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Old 02-28-2015, 07:03 AM
 
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Hello

I am hoping someone here has experience building an outhouse.

I want to make a simple and least costly outhouse.
Although, I don't just want a pit toilet.

It would be light use.
Mostly get used in spring, summer, and fall.

I have never done this.
I have no clue on even where to start.
From location, materials, how to dig hole, so it doesn't collapse, etc.

Any advice and acknowledge would be greatly appreciated
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Old 02-28-2015, 07:44 AM
 
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Plenty of online step by step instruction.
https://www.google.ca/search?q=cudgi...e+step+by+step

You can buy some nice kits that merely need assembling.Eg;
http://westpeakwood.com/outhouse_01.html

You might want to check with your municipalities zoning laws on building such a structure as some places dont allow them while others have strict building code requirements especially if you live by a lake .
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Old 02-28-2015, 08:17 AM
 
5,659 posts, read 2,698,715 times
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Quote:
Originally Posted by jambo101 View Post
Plenty of online step by step instruction.
https://www.google.ca/search?q=cudgi...e+step+by+step

You can buy some nice kits that merely need assembling.Eg;
West Peak Wood Products - The Outhouse

You might want to check with your municipalities zoning laws on building such a structure as some places dont allow them while others have strict building code requirements especially if you live by a lake .
Thanks!
Didn't even know there were kits.

And thanks for bringing up on zoning laws.
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Old 02-28-2015, 02:52 PM
 
Location: McKinleyville, California
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When I first moved here to Humboldt county in 1992, I lived way back in the woods on acreage in an old cabin that had a pit privy. It has to be deep to last any time, like 12 feet and preferably a bucket for old ashes to sprinkle on the pit to keep odors and insects down. Typically they are between 3 and 4 feet wide when hand dug. I helped in digging a few and got to about 6 feet when it became too cramped for me and a smaller guy took over and he got to about 10 feet and stopped, it was his privy. It lasted them about 4 years, but they used it steady. We hired a local with a bachoe to dig us a pit privy, he hit rock in 3 feet and tried to get deeper and broke a tooth on his shovel. We were limited to an expensive pressure mound system that in 1996 was going to be more then $25,000, about half the value of the land we were on . I was reading a Popular Science and I read everything, including the ads and in the back saw an ad for a toilette called Incinolet that is powered off of electricity that runs an incinerator in its base. Four people generate about 8 cups of ashes in a week. We built a 4 foot by 8 foot house that had a generator in a 3 foot closet and a 4 x 5 room for the incinolet. And the incinolet and house cost less then $2,500. We were the first in Humboldt county to use the electric toilette and it has since been approved for situtions that we were in. It is real easy to build a small toilette house on a trailer that houses the incinolet and a small generator to supply the electricity, like an outhouse on wheels. Just a suggestion instead of digging a pit, which is not fun, but is an experience if you are young and strong. Makes you wonder how we survived before the flush toilette . Good luck if you dig the pit privy, it is exhausting work and dirty and best done with 2 people, three is better since someone has to pull the bucket of soild up and another dump it, the deeper you go, the longer it takes to go each foot.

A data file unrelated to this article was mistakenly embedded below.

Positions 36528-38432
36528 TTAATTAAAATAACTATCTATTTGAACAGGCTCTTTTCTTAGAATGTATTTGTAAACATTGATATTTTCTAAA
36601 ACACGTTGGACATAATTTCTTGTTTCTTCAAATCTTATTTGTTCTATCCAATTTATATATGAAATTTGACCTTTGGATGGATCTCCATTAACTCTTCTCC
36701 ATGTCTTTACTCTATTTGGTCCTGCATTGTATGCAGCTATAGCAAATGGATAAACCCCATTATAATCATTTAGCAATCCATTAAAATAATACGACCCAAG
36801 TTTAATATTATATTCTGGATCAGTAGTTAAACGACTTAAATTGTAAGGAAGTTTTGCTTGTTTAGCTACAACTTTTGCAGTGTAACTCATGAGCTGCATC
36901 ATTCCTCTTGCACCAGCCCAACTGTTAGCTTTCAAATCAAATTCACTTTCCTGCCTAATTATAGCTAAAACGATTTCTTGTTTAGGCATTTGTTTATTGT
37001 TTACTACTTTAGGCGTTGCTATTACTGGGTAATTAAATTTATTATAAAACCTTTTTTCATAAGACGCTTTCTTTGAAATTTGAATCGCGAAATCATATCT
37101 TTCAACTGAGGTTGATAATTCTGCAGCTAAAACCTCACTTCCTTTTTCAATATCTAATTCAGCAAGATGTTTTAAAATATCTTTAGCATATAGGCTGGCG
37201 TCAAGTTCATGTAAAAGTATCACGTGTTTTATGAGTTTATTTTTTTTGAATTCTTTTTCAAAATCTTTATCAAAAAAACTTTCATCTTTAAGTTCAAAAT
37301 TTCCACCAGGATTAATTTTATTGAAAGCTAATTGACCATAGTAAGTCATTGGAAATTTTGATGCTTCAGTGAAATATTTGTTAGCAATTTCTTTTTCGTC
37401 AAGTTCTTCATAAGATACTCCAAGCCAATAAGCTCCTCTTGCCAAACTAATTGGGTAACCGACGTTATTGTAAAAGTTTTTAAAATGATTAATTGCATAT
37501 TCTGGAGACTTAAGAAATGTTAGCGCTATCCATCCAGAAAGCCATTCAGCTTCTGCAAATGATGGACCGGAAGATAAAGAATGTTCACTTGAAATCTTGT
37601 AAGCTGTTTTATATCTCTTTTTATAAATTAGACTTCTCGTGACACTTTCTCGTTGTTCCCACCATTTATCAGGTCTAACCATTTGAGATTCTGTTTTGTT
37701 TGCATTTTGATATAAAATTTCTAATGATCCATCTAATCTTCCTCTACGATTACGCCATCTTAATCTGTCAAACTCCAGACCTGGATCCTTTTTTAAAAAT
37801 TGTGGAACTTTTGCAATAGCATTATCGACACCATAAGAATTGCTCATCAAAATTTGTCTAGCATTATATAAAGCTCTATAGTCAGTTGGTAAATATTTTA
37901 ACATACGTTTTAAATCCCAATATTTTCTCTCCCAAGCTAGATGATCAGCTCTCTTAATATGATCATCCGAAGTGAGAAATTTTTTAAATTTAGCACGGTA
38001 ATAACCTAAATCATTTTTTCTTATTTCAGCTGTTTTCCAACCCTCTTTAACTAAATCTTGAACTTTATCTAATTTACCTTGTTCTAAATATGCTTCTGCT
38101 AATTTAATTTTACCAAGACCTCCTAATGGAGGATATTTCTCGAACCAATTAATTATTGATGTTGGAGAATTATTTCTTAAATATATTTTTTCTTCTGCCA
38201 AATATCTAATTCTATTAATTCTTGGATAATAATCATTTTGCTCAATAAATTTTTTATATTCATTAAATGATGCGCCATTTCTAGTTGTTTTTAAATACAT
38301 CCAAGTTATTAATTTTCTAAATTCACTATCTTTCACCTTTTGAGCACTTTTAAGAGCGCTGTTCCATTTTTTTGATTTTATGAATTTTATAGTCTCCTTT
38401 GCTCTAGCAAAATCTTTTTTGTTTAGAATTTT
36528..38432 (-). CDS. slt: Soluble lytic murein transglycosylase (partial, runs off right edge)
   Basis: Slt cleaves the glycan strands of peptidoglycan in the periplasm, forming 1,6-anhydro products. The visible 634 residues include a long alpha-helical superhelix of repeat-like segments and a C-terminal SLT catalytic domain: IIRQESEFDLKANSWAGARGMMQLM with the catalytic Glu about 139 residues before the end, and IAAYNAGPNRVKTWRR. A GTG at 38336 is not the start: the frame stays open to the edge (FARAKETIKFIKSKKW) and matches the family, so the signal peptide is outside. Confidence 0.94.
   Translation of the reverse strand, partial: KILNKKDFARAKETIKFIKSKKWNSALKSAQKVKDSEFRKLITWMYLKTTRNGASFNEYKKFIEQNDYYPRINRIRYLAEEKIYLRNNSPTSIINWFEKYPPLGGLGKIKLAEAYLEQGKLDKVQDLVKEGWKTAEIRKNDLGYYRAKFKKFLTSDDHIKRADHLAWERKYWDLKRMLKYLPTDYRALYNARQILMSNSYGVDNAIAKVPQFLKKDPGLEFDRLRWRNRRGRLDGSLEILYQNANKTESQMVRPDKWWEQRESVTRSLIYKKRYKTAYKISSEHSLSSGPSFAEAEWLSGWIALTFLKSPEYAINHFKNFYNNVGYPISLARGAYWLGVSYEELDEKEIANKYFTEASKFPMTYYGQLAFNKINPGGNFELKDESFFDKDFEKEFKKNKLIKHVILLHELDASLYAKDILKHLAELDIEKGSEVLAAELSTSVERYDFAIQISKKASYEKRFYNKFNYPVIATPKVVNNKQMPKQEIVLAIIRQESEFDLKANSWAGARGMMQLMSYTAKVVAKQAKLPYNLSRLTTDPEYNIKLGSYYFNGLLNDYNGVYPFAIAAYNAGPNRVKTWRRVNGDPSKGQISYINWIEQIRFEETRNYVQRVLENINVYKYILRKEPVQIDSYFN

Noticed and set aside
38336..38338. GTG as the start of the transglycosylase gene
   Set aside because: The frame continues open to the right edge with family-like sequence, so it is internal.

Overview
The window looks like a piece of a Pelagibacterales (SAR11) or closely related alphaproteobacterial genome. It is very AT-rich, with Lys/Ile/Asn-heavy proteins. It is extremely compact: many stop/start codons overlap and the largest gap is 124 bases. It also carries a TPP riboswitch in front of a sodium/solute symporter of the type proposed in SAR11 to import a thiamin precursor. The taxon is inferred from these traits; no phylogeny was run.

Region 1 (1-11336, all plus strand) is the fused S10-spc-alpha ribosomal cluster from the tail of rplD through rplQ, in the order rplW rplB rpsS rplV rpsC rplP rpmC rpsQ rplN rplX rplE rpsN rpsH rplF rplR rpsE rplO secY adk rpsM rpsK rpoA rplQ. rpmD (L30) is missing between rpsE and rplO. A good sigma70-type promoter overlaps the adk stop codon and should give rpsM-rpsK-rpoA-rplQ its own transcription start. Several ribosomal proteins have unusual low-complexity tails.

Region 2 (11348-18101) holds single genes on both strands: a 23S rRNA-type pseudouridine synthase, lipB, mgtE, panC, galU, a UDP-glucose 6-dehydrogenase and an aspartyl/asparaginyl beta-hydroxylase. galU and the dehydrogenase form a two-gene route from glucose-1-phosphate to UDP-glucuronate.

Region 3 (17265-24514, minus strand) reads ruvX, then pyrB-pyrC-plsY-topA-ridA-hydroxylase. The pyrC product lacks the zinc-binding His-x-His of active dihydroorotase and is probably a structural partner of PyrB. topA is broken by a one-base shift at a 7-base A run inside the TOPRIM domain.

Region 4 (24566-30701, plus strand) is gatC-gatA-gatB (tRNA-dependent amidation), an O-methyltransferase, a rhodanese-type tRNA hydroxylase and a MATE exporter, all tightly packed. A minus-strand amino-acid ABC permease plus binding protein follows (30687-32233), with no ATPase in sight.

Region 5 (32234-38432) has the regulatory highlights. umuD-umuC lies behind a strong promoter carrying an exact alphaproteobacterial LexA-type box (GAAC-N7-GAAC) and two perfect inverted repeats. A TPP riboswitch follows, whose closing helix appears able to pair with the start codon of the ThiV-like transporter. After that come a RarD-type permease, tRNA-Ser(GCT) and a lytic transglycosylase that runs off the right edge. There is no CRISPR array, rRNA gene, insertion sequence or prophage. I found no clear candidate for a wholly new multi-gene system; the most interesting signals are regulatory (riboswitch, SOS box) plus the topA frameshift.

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Old 02-28-2015, 03:01 PM
 
Location: mid wyoming